Described by the Association for Asian Studies as a “triumph of intertextual and intervisual methods in gender studies,” Professor of Art and Architecture Lara Blanchard is the winner of the 2020 Joseph Levenson Pre-1900 Book Prize (China). Blanchard’s book Song Dynasty Figures of Longing and Desire: Gender and Interiority in Chinese Painting and Poetry analyzes images of women in painting and poetry of China’s middle imperial period.
The AAS Joseph Levenson Prize recognizes two major works, one with a focus on China before 1900 and another on post-1900 China. Winners are judged to have made “the greatest contribution to increasing understanding of history, culture, society, politics or economy of China.” In keeping with the broad scholarly interests of the UC Berkeley intellectual historian of China Joseph Levenson (1920-1969), special consideration is given to books that, through comparative insights or groundbreaking research, “promote the relevance of scholarship on China to the wider world of intellectual discourse.”
In Song Dynasty Figures of Longing and Desire (Brill, 2018), Blanchard analyzes images of women in painting and poetry from the Song dynasty (960-1279), focusing on works that represent female figures as preoccupied with romance. Her book discusses examples of visual and literary culture in regard to their gendered authorship and audience, examining the role of interiority in constructions of gender, exploring the rhetorical functions of romantic images, and considering the relationship between subjectivity and representation.
The prize citation extols Song Dynasty Figures of Longing and Desire as a standard for gender analyses: “…Blanchard arrives at her nuanced interpretations of the text-and-image tradition of the female figure as a site of interiority through detailed research into literature and history synthesized with close readings of famous ancient paintings. Her trenchant analyses of the possible audiences and functions of these works and themes serve as a model for how to write women back into the histories of art and literature in pre-modern times.”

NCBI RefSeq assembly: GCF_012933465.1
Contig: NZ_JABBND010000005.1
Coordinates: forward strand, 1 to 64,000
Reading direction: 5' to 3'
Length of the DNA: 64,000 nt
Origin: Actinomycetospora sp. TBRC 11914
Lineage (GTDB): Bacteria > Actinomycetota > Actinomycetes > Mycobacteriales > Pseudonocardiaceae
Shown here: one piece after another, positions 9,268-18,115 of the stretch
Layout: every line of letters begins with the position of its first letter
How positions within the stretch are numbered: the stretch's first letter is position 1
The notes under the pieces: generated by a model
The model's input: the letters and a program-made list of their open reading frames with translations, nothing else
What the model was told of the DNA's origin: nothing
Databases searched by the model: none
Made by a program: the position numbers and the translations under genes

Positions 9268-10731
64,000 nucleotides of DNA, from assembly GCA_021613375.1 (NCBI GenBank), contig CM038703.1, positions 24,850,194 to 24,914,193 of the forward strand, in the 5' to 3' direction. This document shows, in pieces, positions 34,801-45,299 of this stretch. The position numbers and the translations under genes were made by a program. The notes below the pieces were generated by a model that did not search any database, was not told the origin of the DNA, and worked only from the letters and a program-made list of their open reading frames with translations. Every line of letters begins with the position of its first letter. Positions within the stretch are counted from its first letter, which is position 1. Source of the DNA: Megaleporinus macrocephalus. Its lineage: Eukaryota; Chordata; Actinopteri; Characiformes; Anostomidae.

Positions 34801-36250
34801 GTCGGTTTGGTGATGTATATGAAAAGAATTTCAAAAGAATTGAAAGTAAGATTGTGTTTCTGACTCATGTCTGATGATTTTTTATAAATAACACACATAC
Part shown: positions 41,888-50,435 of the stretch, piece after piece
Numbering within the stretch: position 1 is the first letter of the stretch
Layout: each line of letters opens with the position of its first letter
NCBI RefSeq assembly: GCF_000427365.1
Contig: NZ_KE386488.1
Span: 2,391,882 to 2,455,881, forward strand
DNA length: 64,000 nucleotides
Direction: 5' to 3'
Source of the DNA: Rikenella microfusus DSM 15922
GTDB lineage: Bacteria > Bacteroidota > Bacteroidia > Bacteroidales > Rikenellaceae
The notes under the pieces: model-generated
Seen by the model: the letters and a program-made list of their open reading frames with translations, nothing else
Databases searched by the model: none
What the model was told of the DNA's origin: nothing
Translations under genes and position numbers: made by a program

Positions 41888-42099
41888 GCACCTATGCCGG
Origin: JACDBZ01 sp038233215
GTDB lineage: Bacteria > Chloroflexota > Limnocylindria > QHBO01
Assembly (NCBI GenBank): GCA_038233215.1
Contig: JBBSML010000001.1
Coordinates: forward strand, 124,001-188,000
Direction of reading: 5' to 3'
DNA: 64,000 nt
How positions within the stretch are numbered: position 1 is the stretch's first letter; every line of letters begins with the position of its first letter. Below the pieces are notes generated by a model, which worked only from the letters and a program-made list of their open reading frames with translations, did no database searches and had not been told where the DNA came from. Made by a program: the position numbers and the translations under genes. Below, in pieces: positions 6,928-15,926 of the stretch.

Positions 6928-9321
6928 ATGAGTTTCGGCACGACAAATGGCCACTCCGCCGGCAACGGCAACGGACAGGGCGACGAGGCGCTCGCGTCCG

Professor Blanchard’s book follows in the footsteps of field classics such as China Marches West (Perdue, Yale), The Inner Quarters (Ebrey, UWash), and Soulstealers (Kuhn, Harvard), which are routinely read by undergraduate students as well as by specialists.
The Song Dynasty Figures of Longing and Desire is a “substantial revision” of Blanchard’s own doctoral dissertation, which she began writing in 1996 and revising at an AAS conference in 2003. In an interview with AAS’s blog #AsiaNow, Blanchard discusses how her research on the topic evolved, how she embraced discursive methods in both art historical methodology, literary analysis and gender studies for the project. Read the full interview here.
Blanchard is the Luce Professor of East Asian Art and the Lloyd Wright Professor in Conservative Studies. She is the coeditor of Gender, Continuity, and the Shaping of Modernity in the Arts of East Asia, 16th – 20th Centuries, and coauthor of the textbook Asian Art, which illuminates the diversity of Asian artistic traditions from the prehistoric period through the 21st century. Read a 2018 profile of Blanchard’s endowed scholarship here.
She has been a member of the Association for Asian Studies since her time as a graduate student at the University of Michigan, where she received her M.A. and then Ph.D. in art history.
In the photograph above, Provost and Dean of Faculty Mary Coffey, Blanchard and Associate Professor of History Lisa Yoshikawa gather for a photo. The Provost’s Office held a reception in March to celebrate Blanchard’s accomplishment.